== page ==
Most philosophical explorations of responsibility discuss the topic solely in terms of metaphysics and the "free will" problem. By contrast, these essays by leading philosophers view responsibility from a variety of perspectives—metaphysics, ethics, action theory, and the philosophy of law. After a broad, framing introduction by the volume's editors, the contributors consider such subjects as responsibility as it relates to the "free will" problem; the relation between responsibility and knowledge or ignorance; the relation between causal and moral responsibility; the difference, if any, between responsibility for actions and responsibility for omissions; the metaphysical requirements for making sense of "collective" responsibility; and the relation between moral and legal responsibility. The contributors include such distinguished authors as Alfred R. Mele, John Martin Fischer, George Sher, and Frances Kamm, as well as important rising scholars. Taken together, the essays in Action, Ethics, and Responsibility offer a breadth of perspectives that is unmatched by other treatments of the topic.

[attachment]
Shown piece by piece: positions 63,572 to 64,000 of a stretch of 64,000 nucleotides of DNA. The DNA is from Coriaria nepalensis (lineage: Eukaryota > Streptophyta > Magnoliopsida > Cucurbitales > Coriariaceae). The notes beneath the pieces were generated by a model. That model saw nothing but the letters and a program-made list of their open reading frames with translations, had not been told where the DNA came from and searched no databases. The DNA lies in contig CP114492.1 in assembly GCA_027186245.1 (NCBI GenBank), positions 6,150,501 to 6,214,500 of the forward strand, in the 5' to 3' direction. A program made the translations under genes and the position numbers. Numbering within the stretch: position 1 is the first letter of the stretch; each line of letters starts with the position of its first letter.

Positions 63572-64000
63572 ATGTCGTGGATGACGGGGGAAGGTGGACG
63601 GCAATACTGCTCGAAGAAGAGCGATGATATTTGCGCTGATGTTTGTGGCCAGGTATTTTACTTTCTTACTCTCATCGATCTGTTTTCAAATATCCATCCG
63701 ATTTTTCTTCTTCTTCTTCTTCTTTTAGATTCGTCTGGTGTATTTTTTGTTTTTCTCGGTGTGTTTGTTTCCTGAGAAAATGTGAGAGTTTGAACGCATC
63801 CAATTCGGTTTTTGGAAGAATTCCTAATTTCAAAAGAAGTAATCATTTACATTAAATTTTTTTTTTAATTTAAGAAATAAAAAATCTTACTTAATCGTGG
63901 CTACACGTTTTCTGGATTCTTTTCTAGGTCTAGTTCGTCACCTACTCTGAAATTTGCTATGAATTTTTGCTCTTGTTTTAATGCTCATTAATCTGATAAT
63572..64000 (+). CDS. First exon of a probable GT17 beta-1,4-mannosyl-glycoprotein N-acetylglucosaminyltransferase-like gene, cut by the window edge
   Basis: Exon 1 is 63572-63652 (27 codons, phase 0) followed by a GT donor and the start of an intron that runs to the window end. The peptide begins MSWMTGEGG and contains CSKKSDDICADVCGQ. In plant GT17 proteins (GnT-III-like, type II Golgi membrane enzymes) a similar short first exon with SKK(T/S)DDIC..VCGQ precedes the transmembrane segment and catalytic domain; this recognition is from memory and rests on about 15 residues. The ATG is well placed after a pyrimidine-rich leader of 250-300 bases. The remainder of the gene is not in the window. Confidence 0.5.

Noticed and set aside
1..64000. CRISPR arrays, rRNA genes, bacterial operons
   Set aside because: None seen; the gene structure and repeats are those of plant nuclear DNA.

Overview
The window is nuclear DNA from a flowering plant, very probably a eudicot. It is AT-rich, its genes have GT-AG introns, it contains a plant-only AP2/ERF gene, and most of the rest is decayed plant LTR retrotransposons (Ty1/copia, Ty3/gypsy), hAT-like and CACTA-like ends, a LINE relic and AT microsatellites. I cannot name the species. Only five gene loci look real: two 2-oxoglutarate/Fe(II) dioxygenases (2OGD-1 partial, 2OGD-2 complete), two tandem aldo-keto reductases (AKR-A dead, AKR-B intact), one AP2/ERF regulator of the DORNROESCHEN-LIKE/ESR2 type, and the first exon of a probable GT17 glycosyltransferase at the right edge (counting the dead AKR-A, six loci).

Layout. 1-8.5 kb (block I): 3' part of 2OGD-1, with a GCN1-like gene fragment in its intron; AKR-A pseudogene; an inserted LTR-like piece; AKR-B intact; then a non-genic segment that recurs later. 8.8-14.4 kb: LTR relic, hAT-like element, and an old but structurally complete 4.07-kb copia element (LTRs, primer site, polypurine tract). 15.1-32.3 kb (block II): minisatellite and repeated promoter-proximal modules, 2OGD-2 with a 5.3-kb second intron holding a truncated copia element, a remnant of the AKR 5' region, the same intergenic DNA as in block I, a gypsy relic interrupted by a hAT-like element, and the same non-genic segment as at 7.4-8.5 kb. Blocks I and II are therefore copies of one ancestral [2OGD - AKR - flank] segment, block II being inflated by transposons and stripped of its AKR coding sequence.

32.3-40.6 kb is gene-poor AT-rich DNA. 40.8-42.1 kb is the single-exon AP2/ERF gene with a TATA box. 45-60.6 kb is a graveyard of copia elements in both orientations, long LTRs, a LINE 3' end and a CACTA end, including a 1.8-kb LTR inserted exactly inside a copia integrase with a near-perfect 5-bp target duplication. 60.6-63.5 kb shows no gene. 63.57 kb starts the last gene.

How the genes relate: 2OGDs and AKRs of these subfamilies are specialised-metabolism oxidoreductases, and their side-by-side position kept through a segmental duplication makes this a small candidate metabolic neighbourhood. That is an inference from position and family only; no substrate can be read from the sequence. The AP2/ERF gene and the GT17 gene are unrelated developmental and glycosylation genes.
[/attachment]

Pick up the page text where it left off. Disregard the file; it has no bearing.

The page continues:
Contributors: Joseph Keim Campbell, David Chan, Randolph Clarke, E.J. Coffman, John Martin Fischer, Helen Frowe, Todd Jones, Frances Kamm, Antti Kauppinen, Alfred R. Mele, Michael O’Rourke, Paul Russell, Robert F. Schopp, George Sher, Harry S. Silverstein, Saul Smilansky, Donald Smith, Charles T. Wolfe
About the Editors
Michael O’Rourke is Professor in the Department of Philosophy at Michigan State University.
Harry S. Silverstein is Professor Emeritus in the Department of Philosophy at Washington State University, and coeditor of three previous volumes in the Topics in Contemporary Philosophy series, Causation and Explanation (2007), Knowledge and Skepticism (2010), and Time and Identity (2010), all published by the MIT Press.
"Carefully argued and persuasive ... the papers offer a wealth of problems, arguments, views, and perspectives."—Analysis
"The editors can be congratulated on having put together a stimulating collection of papers on a debate which, as the quality and intensity of the discussions shows, is far from exhausted."—Analysis